By David Sterman
With the S&P 500 surging roughly 25% in the past 12 months, it's been a great time to have full exposure to the stock market. Yet market strategists continue to remind investors that they should only expect 6% to 8% gains annually from their stock investments. This helps explain a growing sense of caution and restlessness in the market. After all, we've been climbing up the "Wall of Worry" as the twin fiscal messes in Europe and the United States threaten to push our respective economies into recession. As I noted a few weeks ago, "the market can go down a lot faster than it goes up."
That's why it's imperative you continue to play defense and build some short positions into your portfolio, or at least avoid overvalued stocks. I went in search of stocks in the S&P 500 that may have peaked and may be vulnerable in a weaker market. These stocks have all risen at least 25% during the past six months, but are expected to post slow (or negative) profit growth in 2013.
Here are four that stand out…
1. Tesoro (NYSE: TSO)
Oil refineries (which convert crude oil into gasoline, diesel and other distillates) have seen their stocks catch fire this year as industry profit margins have moved up. The credit goes to expanding profit spreads as industry refining capacity moved down to the level of demand. Shares of this refiner have been perhaps the greatest beneficiary as it rose a hefty 69% during the past six months.
As a result, this stock more than reflects the good times at hand. For example, of the eight refiners Goldman Sachs follows, Tesoro has the highest 2013 price-to-earnings (P/E) ratio of the group, at 8.6. Yet Tesoro's operating cash flow and net income are expected to actually decline in 2013, as the 2012 environment for this and other refiners may be hard to replicate. Analysts expect earnings to fall by more than $1 per share in 2013 to around $5.56. This stock has made a great run, and now looks to be a prime "sell" candidate.
2. Lennar (NYSE: LEN)
This homebuilder's six-month gain of 49% is surely impressive. The fact that shares are up more than 125% during the past 52-weeks is even more impressive. As is the case with many homebuilders, Lennar has begun to aggressively expand again, building homes on acquired properties that had been moth-balled during the Great Recession. Yet investors may be confusing supply with demand. Just because home builders are set to build a lot more homes in coming quarters doesn't mean sales will rise at a commensurate pace. In fact, these homebuilders run the risk of creating another glut, as they still have to contend with hundreds of thousands of existing homes that are already for sale, or will soon appear on the market as sellers test the waters again.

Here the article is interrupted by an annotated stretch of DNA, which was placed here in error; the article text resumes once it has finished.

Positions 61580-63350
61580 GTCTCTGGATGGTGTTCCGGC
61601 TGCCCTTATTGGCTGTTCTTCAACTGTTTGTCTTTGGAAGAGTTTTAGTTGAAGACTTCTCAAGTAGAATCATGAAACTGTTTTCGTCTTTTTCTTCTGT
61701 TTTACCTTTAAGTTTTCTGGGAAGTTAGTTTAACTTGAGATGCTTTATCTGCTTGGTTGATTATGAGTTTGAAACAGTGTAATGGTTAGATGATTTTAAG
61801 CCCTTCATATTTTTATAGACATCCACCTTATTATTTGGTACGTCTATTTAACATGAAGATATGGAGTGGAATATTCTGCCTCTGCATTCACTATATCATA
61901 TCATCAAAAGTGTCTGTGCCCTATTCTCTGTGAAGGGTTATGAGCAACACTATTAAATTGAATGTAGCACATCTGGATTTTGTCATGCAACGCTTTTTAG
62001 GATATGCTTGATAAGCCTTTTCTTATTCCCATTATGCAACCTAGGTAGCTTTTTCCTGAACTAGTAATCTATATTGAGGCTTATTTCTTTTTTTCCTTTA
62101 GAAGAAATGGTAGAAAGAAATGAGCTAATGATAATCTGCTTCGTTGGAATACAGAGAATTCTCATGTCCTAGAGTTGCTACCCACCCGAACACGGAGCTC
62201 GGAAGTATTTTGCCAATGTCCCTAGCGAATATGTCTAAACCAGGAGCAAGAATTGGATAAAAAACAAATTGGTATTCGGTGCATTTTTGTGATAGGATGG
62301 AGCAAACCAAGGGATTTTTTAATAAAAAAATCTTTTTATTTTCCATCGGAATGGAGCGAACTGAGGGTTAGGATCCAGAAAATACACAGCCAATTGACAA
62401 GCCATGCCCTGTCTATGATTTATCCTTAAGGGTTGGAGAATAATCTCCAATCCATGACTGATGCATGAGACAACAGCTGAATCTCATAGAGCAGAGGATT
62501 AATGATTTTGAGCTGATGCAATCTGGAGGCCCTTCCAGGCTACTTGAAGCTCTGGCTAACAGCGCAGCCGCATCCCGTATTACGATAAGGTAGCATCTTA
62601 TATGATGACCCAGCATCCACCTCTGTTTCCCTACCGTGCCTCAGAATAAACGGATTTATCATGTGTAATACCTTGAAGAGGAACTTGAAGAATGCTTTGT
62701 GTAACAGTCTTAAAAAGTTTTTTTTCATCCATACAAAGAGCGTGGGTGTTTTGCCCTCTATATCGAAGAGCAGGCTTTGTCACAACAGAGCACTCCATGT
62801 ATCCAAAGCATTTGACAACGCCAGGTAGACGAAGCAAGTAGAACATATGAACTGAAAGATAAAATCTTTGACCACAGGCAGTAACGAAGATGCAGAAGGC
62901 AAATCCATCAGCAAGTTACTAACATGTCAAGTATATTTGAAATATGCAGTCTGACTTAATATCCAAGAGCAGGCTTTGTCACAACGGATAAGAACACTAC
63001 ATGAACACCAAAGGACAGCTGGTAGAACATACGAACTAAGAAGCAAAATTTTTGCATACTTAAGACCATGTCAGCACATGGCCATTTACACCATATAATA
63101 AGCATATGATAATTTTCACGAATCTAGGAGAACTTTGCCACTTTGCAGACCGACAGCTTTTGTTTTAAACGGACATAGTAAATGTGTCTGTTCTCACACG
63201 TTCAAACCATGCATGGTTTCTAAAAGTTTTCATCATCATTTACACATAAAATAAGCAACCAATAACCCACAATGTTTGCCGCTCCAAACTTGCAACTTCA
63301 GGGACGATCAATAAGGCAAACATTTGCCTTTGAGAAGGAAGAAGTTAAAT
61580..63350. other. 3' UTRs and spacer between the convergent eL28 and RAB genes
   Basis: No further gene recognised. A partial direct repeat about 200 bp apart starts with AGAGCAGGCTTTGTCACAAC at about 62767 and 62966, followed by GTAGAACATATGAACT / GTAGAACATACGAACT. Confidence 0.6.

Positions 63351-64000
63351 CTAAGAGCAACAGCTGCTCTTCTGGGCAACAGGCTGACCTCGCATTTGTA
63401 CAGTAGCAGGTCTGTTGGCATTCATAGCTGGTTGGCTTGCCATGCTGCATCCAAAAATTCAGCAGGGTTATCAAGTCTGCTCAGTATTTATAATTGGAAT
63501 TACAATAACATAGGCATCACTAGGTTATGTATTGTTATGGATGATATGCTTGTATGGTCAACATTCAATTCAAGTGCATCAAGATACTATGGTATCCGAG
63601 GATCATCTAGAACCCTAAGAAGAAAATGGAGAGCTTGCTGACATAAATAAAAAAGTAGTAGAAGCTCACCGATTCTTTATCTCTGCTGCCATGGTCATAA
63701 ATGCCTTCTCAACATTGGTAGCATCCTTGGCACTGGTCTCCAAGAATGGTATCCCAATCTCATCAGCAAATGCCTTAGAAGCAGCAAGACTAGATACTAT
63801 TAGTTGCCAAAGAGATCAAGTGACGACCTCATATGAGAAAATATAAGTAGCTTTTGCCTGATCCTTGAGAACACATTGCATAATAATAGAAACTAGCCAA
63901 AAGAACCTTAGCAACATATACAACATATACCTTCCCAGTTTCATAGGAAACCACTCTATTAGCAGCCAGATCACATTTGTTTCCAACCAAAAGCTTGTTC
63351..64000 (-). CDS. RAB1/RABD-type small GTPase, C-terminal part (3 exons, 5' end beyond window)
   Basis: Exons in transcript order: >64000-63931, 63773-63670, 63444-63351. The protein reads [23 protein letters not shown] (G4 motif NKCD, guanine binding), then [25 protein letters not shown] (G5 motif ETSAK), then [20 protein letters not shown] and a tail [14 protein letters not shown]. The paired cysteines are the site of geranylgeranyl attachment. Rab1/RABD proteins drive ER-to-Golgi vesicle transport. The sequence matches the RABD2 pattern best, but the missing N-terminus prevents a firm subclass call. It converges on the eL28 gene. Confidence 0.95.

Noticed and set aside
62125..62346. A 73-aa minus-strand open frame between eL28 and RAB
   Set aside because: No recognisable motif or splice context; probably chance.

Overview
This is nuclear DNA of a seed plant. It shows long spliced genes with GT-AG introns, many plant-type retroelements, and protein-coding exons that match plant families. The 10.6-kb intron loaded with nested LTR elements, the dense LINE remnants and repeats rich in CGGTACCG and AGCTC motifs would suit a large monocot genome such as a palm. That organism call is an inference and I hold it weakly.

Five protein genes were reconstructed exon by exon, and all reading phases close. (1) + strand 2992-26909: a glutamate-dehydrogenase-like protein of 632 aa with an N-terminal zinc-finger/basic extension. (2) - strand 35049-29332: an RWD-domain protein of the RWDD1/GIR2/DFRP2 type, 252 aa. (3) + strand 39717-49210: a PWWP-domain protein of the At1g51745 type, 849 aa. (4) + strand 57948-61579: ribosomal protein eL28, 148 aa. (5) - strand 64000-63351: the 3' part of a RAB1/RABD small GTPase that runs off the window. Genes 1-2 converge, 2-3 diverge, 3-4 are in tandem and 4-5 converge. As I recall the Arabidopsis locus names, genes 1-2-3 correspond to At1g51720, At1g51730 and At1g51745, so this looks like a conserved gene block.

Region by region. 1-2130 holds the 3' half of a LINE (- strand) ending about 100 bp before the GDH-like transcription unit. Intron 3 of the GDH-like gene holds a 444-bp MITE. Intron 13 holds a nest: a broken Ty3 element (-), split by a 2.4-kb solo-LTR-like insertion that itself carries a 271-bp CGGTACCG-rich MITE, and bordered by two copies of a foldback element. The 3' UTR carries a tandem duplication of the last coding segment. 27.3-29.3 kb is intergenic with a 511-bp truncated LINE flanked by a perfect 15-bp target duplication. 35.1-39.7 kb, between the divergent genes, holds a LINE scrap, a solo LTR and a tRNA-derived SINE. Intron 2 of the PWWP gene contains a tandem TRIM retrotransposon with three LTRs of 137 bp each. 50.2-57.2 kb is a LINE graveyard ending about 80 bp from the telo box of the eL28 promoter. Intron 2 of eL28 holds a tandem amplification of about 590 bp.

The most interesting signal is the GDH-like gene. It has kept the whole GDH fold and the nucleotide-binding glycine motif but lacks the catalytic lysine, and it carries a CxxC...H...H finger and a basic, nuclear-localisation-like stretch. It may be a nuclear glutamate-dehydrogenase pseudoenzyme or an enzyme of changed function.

At the end of the day, homebuilders are really asset plays. The fact that this stock is now worth more than two times tangible book value tells you investors have already paid up for a very robust future that may take its sweet time in getting here.
3. Amgen (Nasdaq: AMGN)
In recent years, this once-hot biotech play has looked more like a slow-growing Big Pharma stock. Sales grew at a double-digit pace annually up until 2007, hitting $14.8 billion. Yet four years later, they had risen to just $15.6 billion, representing a compound annual growth rate of just 1.5%.
But in recent quarters, management has decided to raise the company's profile by boosting research and development efforts on new drugs, dividend hikes and share buybacks. That's helped fuel a 33% gain in the stock during the past six months to an all-time high.
Trouble is, Amgen's new drugs will only help take up the slack as growth slows for existing drugs --especially its key ESA (erythropoiesis-stimulating agents) drugs Epogen and Aranesp. Merrill Lynch's analysts looked out during the next five years worth of cash flow and figures that the sum should equate to a stock price of just $83, below the recent $89 trading range.
4. Merck (NYSE: MRK)
Amgen looks like a cheetah compared to this drug giant. Sales are expected to fall $500 million this year to around $47.5 billion and even further by 2013 to about $46 billion. That's what happens when key drugs start to lose steam. For example, Nasonex, Cozaar / Hyzaar and Singulair, all of which are generating more than $1 billion in sales this year, are expected to see sales decline in 2013.
So why have shares moved up 23% in the past six months? A rising stock market gets some of the credit. You can also point to tightening cost controls that should keep profits from falling at the same rate that sales are. Still, this is a stock that used to sport a high single-digit P/E multiple that now sells for nearly 13 times projected 2013 profits. That's the highest forward multiple for Merck in five years, and this stock is quite vulnerable when investors look to lock in profits on recent gainers.
Risks to Consider: As an upside risk, these stocks can keep levitating if the market moves higher, though there are surely more appealing value-oriented plays if you are bullish about the months ahead for the market.
A series of short-term drivers has boosted these stocks, from a spike in oil refining margins to an increase in the dividends, to a sense that the housing market will soon catch fire. But as you dig deeper into these drivers, then it's hard to see how they will fuel even further upside in 2013, considering future gains are already baked in to these stock prices.
Disclosure: David Sterman does not personally hold positions in any securities mentioned in this article.
StreetAuthority LLC does not hold positions in any securities mentioned in this article.